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Pop--junk Poetry

September 20, 1987

Surely William Faulkner would have withdrawn the famous "write what you know" remark from his Nobel Prize acceptance speech if he had guessed that future generations would gleefully confess that all they know about is Dumbo and "Leave It to Beaver."

The poets profiled demonstrated the incredible degree of emotional investment this culture has in phantoms, a witness to the power and effectiveness of advertising and marketing techniques.

It is unfortunate that no mention was made of the recent show "Bad Influences" at Otis-Parsons, where a similar attempt was made to show the influence of pop culture on art. In the work shown there, images from TV, movies, billboards, etc., were appropriate with an obvious recognition of their absurdity, and inverted or exaggerated as a criticism of the culture that churns them out.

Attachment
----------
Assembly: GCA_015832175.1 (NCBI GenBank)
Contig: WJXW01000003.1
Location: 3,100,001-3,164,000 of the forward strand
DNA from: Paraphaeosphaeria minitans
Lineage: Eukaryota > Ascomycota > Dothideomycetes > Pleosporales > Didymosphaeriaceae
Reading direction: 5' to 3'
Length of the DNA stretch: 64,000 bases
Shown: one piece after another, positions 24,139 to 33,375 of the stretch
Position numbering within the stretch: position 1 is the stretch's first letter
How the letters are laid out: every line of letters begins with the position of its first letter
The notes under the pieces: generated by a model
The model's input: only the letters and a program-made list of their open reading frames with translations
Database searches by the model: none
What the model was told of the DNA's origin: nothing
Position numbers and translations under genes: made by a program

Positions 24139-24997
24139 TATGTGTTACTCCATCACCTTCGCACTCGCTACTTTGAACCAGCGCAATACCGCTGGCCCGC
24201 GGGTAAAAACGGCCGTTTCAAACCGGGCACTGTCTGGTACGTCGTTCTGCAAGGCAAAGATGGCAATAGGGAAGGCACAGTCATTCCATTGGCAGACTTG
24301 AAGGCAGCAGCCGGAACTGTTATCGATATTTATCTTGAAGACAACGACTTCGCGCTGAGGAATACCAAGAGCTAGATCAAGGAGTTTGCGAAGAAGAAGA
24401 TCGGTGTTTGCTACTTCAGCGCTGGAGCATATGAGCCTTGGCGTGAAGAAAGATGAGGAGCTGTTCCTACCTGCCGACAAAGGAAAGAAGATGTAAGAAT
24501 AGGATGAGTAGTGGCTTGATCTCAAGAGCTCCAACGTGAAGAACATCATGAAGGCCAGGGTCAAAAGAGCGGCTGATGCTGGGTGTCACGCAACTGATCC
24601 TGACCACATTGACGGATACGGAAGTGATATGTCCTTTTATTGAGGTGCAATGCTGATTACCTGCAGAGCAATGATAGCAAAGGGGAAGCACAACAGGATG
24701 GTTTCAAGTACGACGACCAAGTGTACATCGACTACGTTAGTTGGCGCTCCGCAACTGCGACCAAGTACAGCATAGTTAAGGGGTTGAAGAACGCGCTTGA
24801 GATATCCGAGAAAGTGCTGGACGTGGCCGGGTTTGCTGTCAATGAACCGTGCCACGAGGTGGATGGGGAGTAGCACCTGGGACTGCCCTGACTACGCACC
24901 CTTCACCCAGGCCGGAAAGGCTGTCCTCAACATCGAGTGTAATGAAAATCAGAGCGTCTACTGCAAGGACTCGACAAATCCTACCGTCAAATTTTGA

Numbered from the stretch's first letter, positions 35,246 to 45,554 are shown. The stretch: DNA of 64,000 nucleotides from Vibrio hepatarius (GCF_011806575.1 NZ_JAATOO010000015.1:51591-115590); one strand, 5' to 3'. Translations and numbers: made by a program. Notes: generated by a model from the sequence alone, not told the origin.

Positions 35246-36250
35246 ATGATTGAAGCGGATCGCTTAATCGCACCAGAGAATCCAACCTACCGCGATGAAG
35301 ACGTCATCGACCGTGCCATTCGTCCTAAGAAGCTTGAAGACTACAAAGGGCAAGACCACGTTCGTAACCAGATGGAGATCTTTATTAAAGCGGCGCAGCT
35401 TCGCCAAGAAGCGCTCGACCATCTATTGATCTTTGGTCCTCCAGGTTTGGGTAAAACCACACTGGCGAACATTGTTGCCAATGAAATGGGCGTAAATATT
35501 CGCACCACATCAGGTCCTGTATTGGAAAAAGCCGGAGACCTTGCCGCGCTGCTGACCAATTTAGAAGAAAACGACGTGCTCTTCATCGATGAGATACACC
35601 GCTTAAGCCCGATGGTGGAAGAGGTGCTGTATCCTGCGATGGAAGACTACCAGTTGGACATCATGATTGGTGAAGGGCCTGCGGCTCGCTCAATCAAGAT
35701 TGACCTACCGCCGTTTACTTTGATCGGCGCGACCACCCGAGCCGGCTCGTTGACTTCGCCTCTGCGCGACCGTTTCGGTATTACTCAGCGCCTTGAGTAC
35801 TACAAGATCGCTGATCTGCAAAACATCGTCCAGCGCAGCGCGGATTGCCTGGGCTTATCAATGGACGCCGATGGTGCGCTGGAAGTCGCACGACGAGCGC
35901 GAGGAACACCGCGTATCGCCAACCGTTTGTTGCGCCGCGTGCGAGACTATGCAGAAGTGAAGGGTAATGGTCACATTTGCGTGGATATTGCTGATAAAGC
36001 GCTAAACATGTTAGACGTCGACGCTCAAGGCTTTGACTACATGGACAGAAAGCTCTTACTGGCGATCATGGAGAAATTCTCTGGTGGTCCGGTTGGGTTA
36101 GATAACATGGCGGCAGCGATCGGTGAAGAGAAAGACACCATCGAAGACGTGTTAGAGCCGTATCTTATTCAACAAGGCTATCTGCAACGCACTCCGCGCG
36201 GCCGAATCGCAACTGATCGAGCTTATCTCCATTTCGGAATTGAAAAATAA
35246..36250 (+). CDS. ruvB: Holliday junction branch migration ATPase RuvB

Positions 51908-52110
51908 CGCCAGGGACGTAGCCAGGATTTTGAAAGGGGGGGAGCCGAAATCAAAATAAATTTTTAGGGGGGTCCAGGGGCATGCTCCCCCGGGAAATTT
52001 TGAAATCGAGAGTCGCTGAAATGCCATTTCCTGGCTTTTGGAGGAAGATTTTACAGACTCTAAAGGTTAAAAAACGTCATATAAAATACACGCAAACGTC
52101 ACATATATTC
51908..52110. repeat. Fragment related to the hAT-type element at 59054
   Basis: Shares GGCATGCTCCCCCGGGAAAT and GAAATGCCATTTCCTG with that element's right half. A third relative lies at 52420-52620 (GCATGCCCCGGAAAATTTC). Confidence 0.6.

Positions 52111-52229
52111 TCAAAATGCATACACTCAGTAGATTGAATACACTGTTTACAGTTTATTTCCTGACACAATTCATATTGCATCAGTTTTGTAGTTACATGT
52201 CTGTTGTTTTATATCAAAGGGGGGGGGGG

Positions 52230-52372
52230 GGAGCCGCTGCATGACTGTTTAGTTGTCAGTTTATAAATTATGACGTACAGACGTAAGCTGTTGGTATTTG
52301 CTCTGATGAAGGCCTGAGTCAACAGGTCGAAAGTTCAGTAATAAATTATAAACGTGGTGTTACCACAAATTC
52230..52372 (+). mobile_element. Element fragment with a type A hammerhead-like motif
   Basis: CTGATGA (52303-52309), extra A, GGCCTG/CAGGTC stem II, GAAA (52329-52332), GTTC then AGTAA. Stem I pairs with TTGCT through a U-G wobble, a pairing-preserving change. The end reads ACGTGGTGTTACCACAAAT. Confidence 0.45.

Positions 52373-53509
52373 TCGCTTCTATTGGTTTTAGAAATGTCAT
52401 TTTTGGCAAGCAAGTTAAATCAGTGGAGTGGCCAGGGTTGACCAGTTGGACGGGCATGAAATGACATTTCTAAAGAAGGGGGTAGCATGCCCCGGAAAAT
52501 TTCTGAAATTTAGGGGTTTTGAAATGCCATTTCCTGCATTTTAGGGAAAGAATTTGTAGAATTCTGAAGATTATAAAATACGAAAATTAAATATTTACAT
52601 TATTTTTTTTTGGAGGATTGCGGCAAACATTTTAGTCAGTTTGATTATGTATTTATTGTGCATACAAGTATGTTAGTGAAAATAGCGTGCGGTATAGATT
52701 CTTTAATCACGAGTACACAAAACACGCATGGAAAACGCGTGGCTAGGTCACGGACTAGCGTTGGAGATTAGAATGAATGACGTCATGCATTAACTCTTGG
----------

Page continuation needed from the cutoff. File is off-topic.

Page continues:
Why? Because the images were manufactured to be sold as products or to sell products. Walt Disney was a businessman, and a very good one at that. An artist who uses those images as smooth surfaces, not recognizing the money-machine behind the icon, is still a victim.

GARRETT WHITE

West Coast editor

FRANK Magazine

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